New evidence of human sacrifice in ancient Greece

In the Guardian today, a report on excavations that provide strong support for the existence of human sacrifice in ancient Greece:

Since the Greeks abandoned the practice before the historical era, direct evidence is not easy to find. For those of us who treat myths as something more meaningful than fantasy, however, there is little doubt that human sacrifice lay at the roots of Greek culture.

It’s the primordial sin that underlies the darkest of Greek mythic cycles, the generations-long saga of despair and redemption that is the story of the house of Atreus. (Seriously, Oedipus is an amusing romp by comparison.) Tantalus sacrificed his son Pelops and offered his flesh to the gods. This crime cursed the family, which committed monstrosities generation after generation, most famously in Agamemnon’s sacrifice of his own daughter Iphigenia, which launched the fleet to Troy. The cycle was only broken when Orestes—Agamemnon’s son—begged mercy from Athena, marking the transition from a divinity of vengeance to one of love. The gods participate with humans in a trial, implicitly acknowledging the reality of a moral order that transcends their own existence.

Note what’s happening here: in the central Greek mythic cycle, the very existence of justice and mercy, the foundations of modern social and legal systems, is explicitly attributed to the need to find redemption from the sin of human sacrifice.

Similar motifs are found frequently in Buddhist stories. The conversion of communities from human sacrifice to yakkhas and other demons to peaceful vegetarian offerings is the basic conversion story of the spread of Buddhism, repeated many times in different locations. But, as in the Greek case, there is a reluctance to acknowledge the extent of human sacrifice. As long as there’s a lack of hard evidence, we’ll never know for sure.

These days, the yakkhas and nāgas and so on, having been converted long ago to Buddhism, live happily as protectors of the Dhamma.

But the memory of their darker forms persists, even if today it’s only in stories to scare the children.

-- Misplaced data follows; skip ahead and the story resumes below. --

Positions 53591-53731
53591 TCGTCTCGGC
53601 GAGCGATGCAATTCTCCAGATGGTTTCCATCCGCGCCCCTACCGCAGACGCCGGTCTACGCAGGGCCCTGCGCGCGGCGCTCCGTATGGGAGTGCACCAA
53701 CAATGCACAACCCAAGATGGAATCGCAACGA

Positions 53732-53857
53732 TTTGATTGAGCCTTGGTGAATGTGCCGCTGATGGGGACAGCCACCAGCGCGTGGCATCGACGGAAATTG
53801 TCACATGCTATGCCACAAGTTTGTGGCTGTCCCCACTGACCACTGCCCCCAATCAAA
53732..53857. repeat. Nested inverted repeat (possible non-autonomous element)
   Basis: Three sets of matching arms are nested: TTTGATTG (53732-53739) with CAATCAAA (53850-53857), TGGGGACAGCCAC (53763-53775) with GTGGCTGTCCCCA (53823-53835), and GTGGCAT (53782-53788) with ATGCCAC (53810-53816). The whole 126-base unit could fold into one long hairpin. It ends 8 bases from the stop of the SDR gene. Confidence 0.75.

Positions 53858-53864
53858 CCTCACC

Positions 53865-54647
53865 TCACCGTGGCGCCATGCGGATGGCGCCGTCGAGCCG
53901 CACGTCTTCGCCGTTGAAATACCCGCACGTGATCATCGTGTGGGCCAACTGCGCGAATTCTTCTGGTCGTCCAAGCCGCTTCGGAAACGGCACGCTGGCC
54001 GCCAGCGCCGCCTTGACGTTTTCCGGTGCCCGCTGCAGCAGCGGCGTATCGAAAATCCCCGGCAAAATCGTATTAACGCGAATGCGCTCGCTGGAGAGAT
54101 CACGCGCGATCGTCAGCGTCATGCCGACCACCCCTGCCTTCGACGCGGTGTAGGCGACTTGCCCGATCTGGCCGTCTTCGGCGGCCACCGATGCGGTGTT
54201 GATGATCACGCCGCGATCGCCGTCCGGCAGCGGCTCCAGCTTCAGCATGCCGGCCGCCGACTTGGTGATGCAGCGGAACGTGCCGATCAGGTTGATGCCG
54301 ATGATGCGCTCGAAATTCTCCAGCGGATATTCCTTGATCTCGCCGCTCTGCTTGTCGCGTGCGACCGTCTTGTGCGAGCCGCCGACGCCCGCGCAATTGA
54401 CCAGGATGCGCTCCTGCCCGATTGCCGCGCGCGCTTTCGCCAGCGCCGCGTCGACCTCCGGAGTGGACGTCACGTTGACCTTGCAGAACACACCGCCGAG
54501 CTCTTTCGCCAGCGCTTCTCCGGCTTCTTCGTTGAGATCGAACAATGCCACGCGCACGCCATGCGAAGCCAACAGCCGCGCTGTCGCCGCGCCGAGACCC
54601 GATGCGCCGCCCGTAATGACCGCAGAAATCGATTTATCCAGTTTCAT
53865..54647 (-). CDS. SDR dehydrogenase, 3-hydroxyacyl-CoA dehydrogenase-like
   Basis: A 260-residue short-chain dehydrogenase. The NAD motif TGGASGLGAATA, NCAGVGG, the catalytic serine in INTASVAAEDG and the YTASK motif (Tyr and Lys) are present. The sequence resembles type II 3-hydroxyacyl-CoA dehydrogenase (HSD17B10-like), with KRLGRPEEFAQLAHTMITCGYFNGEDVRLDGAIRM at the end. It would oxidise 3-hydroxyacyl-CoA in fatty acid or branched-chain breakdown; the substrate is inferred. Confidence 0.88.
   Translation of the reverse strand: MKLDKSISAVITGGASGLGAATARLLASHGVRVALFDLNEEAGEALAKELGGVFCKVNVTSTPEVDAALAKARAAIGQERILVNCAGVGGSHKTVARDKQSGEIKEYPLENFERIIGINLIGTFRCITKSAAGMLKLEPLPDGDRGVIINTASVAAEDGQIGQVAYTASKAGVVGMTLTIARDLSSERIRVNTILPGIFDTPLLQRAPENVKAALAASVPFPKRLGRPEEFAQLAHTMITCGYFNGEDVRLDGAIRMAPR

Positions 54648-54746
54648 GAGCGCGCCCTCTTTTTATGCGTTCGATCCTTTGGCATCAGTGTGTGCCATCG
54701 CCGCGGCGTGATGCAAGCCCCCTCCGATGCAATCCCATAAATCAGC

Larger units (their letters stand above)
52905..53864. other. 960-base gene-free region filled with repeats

Yakkha says
"Ha, Ha, Ha, a fleet of carts and lot of human.
Lots of food for us.
We can’t kill them at once and eat them.
So we should make them weak by using some tricks.


Bhante, in your opinion, do you think this is related to the split between asuras and devas, the titans and gods of ancient Greece, or even the æsir and the vanir?


Dear @sarathw1,

Thank you very much for translating! :smile:

in metta,


Sorry, I missed this question earlier.

Yes, I would think it is related, although perhaps not all that directly. In the old Indo-European mythology we already have a split between the old gods and the new. Note that the Pali sources are already using the term “older gods”. One of the things we often don’t realize is that the oldest layer of mythology that we have direct access to is itself descended from an old tradition, and contains an awareness of the layers within itself. In the Epic of Gilgamesh—the oldest true myth that we have—Gilgamesh refers to multiple stories allegorical of human sacrifice to dark goddesses of the past, and breaks away to form a new custom.

So on the whole, we would expect that the old gods—the Titans or asuras—tended to be the gods that demanded human sacrifice, while the new gods were reformed. Certainly Sakka—the archetypal “new god”—is a civilizing influence on the asura leader Vepacitti.

But it’s not so simple. For example, in the Buddhist context, the deities demanding sacrifice are typically the indigenous yakkhas and so on, who are not part of the Indo-European pantheon at all.